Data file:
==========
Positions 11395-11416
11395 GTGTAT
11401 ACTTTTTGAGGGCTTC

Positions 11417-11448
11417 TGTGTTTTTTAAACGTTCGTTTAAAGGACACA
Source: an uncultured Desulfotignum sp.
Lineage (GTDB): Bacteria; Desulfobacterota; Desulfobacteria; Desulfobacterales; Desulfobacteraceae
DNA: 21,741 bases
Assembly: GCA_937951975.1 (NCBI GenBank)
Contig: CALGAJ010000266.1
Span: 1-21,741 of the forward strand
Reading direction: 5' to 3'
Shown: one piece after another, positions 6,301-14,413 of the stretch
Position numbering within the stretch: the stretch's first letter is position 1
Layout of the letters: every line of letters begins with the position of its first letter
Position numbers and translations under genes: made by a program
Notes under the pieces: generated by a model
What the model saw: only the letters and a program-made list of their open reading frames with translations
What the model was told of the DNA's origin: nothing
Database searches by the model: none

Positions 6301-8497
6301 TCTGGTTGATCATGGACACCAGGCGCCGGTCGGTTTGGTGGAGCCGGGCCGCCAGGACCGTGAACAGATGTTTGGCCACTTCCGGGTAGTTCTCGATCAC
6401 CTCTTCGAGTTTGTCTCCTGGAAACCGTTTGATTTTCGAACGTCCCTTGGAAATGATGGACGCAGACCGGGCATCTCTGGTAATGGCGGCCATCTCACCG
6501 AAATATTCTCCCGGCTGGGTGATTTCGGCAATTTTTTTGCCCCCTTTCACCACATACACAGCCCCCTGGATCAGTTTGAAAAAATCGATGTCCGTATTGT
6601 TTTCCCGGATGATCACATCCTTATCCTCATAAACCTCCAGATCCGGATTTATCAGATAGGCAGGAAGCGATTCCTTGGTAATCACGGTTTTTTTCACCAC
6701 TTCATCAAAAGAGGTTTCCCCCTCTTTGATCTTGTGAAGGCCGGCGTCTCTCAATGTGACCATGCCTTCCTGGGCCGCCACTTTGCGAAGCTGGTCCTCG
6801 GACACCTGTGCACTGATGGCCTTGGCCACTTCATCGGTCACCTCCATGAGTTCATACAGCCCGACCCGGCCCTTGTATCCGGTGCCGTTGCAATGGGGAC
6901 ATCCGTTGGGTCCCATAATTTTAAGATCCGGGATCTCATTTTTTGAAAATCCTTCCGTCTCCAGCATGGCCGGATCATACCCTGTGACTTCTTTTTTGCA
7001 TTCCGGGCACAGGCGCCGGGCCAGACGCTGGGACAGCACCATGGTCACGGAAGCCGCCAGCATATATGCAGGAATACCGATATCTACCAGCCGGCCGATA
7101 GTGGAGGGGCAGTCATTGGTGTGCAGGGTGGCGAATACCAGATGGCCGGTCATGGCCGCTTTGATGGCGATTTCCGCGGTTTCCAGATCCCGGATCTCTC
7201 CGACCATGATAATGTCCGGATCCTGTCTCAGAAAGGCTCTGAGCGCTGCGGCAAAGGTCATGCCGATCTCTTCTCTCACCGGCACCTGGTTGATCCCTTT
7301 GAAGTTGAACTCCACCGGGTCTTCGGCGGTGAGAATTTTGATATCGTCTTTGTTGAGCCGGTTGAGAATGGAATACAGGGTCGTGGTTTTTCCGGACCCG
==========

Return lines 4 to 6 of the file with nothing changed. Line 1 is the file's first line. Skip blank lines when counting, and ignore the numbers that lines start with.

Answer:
Positions 11417-11448
11417 TGTGTTTTTTAAACGTTCGTTTAAAGGACACA
Source: an uncultured Desulfotignum sp.